Olympic Sculpture Park Restoration
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The Olympic Sculpture Park opened in January 2007 and included construction of two shallow-water features: a low-terrace habitat bench placed in front of existing seawall armoring, and a constructed pocket beach that replaced existing riprap armoring. Riparian vegetation was also planted in the uplands replacing impervious surfaces and manicured lawn. It was hoped that these habitat features would help restore some of the lost or impaired functions caused by the armoring. Functions of these habitat features were measured by sampling both before and after enhancements (2005, 2007, 2009, 2011), and comparing to adjacent armored shorelines. Fishes that are dependent on shallow water habitat were a main focus of sampling, specifically outmigrating juvenile salmon (Oncorhynchus spp.) and larvae of other species. Terrestrial and aquatic invertebrates were also assessed, both as a metric for habitat quality and as a determinant of available prey resources for juvenile salmon. Physical features of the created habitats were monitored in post-enhancement years to measure their stability.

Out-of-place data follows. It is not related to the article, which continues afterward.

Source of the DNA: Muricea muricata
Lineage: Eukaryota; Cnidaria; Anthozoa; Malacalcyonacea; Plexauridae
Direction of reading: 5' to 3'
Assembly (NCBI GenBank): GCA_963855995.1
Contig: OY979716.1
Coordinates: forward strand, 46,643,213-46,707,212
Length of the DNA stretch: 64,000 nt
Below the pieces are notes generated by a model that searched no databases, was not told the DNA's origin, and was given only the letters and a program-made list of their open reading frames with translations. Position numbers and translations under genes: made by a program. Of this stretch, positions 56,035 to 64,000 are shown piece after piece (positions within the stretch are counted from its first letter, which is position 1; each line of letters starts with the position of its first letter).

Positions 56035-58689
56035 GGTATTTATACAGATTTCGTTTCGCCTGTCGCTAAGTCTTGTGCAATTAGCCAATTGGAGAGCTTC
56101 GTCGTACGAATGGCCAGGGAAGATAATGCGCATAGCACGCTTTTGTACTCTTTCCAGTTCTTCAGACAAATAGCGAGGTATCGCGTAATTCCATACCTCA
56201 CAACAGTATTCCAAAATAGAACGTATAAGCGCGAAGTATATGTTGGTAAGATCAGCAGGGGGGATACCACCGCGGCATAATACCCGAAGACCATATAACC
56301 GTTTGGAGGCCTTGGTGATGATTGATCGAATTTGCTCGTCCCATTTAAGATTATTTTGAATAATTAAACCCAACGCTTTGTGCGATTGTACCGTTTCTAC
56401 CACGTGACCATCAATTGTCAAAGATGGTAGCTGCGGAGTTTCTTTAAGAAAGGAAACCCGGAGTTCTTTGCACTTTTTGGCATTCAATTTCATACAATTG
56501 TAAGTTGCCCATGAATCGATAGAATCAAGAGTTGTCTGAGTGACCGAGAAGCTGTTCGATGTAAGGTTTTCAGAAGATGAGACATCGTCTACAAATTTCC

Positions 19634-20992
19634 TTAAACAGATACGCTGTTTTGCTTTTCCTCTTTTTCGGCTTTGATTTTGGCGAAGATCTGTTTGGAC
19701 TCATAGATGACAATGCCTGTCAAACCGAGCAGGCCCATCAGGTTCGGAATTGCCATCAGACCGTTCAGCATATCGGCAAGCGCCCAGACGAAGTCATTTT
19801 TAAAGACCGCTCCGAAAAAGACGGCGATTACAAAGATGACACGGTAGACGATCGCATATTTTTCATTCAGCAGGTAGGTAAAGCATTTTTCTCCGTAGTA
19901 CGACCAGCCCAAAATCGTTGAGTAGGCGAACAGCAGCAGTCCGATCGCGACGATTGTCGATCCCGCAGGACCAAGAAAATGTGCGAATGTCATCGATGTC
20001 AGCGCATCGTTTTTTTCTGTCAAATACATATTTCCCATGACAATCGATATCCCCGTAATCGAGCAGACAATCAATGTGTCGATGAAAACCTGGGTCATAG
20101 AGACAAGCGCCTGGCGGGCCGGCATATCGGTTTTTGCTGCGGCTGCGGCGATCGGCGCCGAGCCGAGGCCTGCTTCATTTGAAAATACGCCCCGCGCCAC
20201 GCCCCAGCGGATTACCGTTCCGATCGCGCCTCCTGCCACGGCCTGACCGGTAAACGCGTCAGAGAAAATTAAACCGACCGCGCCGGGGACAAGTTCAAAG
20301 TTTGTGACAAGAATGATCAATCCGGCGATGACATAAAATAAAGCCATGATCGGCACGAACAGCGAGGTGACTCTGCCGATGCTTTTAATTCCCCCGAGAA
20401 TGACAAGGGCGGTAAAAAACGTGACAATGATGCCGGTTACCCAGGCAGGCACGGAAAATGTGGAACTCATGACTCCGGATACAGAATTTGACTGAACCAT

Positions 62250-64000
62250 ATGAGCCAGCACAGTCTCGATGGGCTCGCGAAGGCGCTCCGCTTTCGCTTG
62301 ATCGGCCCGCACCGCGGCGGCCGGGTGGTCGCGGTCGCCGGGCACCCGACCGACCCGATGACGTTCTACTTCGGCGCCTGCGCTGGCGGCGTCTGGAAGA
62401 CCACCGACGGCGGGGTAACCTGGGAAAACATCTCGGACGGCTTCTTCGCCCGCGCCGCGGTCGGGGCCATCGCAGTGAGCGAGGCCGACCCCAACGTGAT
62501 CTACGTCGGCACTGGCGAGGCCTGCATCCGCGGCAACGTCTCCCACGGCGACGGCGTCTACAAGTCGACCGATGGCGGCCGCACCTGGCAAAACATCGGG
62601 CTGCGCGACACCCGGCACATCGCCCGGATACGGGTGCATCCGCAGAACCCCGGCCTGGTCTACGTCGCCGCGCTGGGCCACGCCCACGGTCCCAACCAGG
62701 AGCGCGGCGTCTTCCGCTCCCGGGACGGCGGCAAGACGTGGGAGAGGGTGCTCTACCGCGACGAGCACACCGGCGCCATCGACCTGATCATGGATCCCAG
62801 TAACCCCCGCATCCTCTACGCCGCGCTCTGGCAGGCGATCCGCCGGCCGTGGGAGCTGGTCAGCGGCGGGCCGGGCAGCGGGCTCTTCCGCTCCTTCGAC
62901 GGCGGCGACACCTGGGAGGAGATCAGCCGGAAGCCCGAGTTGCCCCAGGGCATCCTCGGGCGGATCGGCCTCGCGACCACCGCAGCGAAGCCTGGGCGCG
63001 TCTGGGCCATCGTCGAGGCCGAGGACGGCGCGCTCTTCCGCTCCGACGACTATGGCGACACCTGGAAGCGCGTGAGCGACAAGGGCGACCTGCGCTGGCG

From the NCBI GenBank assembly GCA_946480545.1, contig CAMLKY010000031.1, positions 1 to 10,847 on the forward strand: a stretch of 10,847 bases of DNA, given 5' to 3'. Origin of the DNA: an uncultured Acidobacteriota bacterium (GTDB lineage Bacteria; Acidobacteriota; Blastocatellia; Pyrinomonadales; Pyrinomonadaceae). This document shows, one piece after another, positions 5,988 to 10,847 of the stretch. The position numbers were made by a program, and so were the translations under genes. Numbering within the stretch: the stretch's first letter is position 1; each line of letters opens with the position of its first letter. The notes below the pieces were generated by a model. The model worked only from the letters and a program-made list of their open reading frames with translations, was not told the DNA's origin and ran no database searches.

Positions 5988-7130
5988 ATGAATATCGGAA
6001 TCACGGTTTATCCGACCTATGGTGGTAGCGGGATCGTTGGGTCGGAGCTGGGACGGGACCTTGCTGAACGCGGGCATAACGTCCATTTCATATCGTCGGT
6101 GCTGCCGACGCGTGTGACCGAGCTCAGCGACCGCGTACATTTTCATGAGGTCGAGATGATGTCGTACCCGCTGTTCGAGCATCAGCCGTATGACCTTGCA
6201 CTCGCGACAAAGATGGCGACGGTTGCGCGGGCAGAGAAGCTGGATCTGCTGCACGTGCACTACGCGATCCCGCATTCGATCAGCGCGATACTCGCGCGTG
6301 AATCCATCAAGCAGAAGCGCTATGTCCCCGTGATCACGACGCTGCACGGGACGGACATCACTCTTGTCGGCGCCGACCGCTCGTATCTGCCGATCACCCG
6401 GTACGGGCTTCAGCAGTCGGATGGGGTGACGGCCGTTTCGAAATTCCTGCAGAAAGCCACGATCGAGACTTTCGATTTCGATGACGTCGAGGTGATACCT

Results of monitoring showed that shoreline enhancements increased densities of larval fishes and juvenile salmon and measurements of juvenile salmon feeding behavior dependent on the year, and provided habitat for invertebrate assemblages that were different from armored shorelines and had high taxa richness. Physical resilience depended on both natural processes and human activities, demonstrating the need to incorporate anthropogenic use into the management of urban shorelines. The unique aspects of this urban enhancement make it useful as a case study that can be applied to future restoration designs
Further information and reports can be found at a website that summarizes all monitoring activities: https://sites.google.com/a/uw.edu/olympic-sculpture-park/home
Published manuscript Toft et al 2013 Habitat Enhancements